Today's Hours
Museum: Closed
Gardens: 7:00 AM - 7:00 PM
Today's Hours
Museum: Closed
Gardens: 7:00 AM - 7:00 PM
Bonheur, Rosa
(1822-1899)
Collection: European Collection
Specialties: Drawings, Paintings, Sculpture
View Artwork
Rosa Bonheur was one of the most famous painters and sculptors of the 19th
century, receiving both critical and public acclaim for painting in the
style known as the "juste milieu", a middle ground that managed to
combine the innovations of the Barbizon painters with more traditional
genre and landscape conventions.

Rosalie, to be known as Rosa Bonheur, was born in Bordeaux on March 16,
1822. Her father, Raimond, was a minor artist and drawing master and her
mother a member of the minor gentility. After the July Revolution of 1830,
Raimond moved the family to Paris, and then left them in order to
participate in a monastic socialist utopian group. His wife Sophie gave
music lessons during the day and sewed piecework at night in order to
support herself and their 4 children. Rosa Bonheur was only eleven when
her mother died.

Fortunately for the family, Rosa 's paintings began selling almost
immediately. In 1840, when still only nineteen, she had two works accepted
for the Salon. From then until 1855, she was to have work in the Salon
every year. Impressed with the growing popularity of animal paintings and
sculpture, she began to study natural history and comparative anatomy in
order to render them more convincingly. Most of her early work was based
on a small menagerie her father allowed her to keep in their sixth floor
apartment. Though she only wore masculine apparel when working, that,
combined with her cigarette smoking and riding astride, made her subject
to speculation. An advocate of the writings of the feminist Flora Tristan
(Paul Gauguin's grandmother), she believed in women's right to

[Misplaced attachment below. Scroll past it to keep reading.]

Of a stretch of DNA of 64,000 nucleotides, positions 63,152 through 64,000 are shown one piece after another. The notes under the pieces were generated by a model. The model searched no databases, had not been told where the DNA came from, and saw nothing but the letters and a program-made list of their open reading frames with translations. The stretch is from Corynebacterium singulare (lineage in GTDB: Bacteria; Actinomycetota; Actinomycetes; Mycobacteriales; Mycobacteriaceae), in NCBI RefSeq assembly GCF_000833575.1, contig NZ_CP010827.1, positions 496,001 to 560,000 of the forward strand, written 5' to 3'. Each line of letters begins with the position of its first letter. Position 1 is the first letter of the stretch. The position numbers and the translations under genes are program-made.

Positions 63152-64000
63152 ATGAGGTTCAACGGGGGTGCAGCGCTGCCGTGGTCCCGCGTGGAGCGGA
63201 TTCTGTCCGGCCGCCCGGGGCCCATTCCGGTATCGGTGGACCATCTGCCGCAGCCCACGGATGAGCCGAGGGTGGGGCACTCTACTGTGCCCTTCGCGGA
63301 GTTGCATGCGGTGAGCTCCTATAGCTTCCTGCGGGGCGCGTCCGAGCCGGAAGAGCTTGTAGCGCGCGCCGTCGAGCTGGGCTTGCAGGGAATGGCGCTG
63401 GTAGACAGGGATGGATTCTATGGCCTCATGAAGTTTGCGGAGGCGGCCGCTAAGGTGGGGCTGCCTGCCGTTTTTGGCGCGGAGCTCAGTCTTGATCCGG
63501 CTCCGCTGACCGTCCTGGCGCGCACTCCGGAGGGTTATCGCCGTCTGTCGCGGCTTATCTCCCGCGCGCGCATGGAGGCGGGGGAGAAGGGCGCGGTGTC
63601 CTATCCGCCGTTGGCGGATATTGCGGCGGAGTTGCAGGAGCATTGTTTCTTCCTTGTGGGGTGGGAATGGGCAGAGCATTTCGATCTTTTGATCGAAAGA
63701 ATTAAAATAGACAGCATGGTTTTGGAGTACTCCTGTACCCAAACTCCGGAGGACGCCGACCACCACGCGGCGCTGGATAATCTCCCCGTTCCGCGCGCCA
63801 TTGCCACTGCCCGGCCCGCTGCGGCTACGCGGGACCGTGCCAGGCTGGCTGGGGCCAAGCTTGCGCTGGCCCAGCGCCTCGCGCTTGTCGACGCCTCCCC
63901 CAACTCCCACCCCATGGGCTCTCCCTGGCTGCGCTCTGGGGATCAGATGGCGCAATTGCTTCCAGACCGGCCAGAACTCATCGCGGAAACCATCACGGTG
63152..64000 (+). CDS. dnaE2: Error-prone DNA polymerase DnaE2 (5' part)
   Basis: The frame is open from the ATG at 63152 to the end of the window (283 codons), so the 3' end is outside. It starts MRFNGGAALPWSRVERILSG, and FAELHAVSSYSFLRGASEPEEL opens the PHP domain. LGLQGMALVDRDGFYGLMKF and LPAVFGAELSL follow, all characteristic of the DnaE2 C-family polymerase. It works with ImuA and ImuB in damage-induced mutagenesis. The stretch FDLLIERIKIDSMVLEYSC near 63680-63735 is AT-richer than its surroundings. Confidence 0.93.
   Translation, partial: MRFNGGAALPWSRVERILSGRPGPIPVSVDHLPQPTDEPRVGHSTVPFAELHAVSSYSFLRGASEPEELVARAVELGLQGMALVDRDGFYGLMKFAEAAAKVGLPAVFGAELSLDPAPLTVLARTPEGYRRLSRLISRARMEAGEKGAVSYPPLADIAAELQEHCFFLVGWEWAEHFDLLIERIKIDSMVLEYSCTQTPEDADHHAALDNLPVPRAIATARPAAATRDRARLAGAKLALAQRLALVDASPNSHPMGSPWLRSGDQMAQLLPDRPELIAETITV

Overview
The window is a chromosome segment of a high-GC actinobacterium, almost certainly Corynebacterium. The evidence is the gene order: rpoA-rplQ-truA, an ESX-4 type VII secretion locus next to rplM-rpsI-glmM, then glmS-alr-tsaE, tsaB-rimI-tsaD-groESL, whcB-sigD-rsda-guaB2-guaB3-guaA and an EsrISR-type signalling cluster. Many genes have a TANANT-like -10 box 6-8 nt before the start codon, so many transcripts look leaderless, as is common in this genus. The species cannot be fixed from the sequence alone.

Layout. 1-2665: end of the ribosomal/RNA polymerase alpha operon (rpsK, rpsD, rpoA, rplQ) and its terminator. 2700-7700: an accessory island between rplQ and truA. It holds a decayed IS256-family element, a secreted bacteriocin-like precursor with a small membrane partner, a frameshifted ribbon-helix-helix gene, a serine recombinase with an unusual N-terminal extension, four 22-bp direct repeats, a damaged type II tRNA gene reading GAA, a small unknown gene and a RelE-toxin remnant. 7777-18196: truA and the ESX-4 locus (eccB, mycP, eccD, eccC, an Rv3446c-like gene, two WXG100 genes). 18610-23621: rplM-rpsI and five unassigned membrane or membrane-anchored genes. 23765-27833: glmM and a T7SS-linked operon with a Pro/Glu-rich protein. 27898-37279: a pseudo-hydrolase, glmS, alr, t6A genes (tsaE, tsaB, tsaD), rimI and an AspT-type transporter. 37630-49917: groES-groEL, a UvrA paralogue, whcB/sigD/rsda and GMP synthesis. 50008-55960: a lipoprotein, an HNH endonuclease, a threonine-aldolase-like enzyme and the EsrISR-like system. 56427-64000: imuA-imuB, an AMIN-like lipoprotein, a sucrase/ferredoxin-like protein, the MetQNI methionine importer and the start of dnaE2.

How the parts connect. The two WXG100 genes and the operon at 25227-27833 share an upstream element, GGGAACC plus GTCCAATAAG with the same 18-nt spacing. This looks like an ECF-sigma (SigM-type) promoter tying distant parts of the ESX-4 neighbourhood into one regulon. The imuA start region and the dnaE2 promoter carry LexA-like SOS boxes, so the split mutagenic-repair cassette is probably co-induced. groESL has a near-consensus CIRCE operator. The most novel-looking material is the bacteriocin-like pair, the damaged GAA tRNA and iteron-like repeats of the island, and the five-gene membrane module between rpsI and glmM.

self-determination, using her career as an explanation for avoiding
marriage:

Art is an absorbent, - a tyrant. It demands heart, brain, soul, body,
the entireness of its votary. Nothing less will win its highest favor. I
wed art. It is my husband - my world - my life dream - the air I breathe.
I know nothing else - feel nothing else -think nothing else. My soul finds
in it the most complete satisfaction. I married art . . . What could I do
with any other husband?


By 1848, all of the Bonheur family except the young Juliette, who made her
debut in 1852, were exhibiting in the Paris Salon. That year Rosa received
a gold medal and a 3,000 franc commission from the French government to
produce a painting on the subject of ploughing. The result became one of
her best-known and reproduced paintings, "Ploughing in the Nivernais ".
Her father's death in 1849 freed her to establish her own household. She
purchased a new studio and invited her long-time companion Nathalie Micas
and Nathalie's mother to join her.

In 1852, she launched her masterpiece, "The Horse Fair"; it was a
sensation at the Salon of 1853 and the lithographic reproduction sold
phenomenally, not only in France, but also in England and the United
States. At the Exposition Universelle of 1855, Bonheur won a gold medal
for "Haymaking in the Auvergne ". In response to her international
success, she undertook a tour of England where an admiring press referred
to her as "the French Landseer".

During the Franco-Prussian War of 1870-71, the irrepressible Bonheur
attempted to get the mayor of By to allow her to organize a militia to
fight the Germans; though he denied her a command, she shouldered her gun
and drilled with the other men in the area until the Prussians took over
the area and billeted several officers at the Chateau. Even then, her
international reputation was such that Prince Friedrich of Prussia
provided a safe conduct for her and ordered that the Chateau was not to be
harmed.

Rosa remained popular to the end of her days. After her death from
pneumonia in 1899, a road through her beloved Forest of Fontainebleau was
named after her, and her surviving brother Isidore and her
brother-in-law/stepbrother sculpted a bull that stood in the forest as a
memorial to her.

Everl Adair, Director of Research and Rare Collections